Tiger Woods, Kobe Bryant and Alex Rodriguez are just a few of the superstar athletes who've used it to help their banged-up knees, shoulders and Achilles’ tendons.
Now, the somewhat controversial treatment is being used to repair a serious, sometimes career-ending injury in a fraction of the time it would take with surgery.
Eduardo De La Riva throws heat so fast the talented pitcher who accepted a college baseball scholarship right after his sophomore year in high school tore up his elbow. "Probably the worst pain I've ever had."
He considered Tommy John Surgery, where bone is drilled and a tendon graft helps reconstruct the elbow. It's very effective, but recovery can take a year or longer. "I'm seeing an astounding number of young baseball pitchers who have this injury."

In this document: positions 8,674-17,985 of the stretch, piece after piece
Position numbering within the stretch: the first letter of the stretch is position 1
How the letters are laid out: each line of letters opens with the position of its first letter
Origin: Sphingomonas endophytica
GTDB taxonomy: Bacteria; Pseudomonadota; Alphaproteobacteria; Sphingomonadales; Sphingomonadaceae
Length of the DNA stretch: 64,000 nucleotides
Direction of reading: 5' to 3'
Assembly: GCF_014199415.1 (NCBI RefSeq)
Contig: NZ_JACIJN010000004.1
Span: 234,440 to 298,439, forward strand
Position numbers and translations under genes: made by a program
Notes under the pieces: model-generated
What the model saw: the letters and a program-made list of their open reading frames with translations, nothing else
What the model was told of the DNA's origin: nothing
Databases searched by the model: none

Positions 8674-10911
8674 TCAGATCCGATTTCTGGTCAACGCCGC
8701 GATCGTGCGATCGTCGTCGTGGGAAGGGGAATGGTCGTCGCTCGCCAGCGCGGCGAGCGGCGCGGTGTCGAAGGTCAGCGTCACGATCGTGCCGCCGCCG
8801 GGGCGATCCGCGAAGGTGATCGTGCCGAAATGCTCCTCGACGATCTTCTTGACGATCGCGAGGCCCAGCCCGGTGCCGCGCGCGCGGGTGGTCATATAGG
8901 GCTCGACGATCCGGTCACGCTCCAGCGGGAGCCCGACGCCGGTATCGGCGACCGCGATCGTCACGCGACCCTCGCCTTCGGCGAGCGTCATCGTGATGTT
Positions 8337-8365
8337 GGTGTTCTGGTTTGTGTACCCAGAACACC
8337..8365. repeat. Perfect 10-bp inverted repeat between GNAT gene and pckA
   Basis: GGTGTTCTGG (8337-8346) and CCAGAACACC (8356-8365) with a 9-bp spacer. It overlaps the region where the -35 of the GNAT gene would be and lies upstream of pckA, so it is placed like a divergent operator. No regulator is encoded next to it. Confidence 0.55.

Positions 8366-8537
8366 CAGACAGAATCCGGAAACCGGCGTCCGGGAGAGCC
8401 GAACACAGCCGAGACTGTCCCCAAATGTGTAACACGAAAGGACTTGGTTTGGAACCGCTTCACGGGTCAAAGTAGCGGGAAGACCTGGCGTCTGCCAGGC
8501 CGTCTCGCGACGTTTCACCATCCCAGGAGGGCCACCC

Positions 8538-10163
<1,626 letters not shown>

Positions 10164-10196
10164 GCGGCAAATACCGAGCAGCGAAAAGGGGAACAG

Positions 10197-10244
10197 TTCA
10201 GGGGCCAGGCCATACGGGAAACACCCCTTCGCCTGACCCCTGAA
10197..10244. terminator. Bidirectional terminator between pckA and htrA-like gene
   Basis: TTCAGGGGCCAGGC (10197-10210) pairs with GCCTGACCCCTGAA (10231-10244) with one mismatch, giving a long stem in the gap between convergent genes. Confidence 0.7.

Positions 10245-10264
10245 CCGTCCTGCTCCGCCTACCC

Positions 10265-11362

Doctor Preston Wolin offered Eduardo a surgery-free 30 minute alternative called platelet rich plasma therapy. "The idea behind PRP is to use the body's own natural healing mechanism."
Growth factor cells in the patient's own blood are extracted and injected back into the patient's elbow to supercharge healing.
Just three and a half months after his injection, Eduardo's elbow is fixed. Now he's winding up for his first college season and hoping to strike.
Some call PRP performance-enhancing. Doctor Wolin says it does not make healthy parts perform better, it helps injured parts heal without surgery.
He says PRP is showing good results for athletes who have partial ligament tears in their elbows. He believes Tommy John Surgery is probably better for those with complete tears.
The procedure is not covered by insurance. The injection can range from a few hundred dollars to more than one thousand dollars.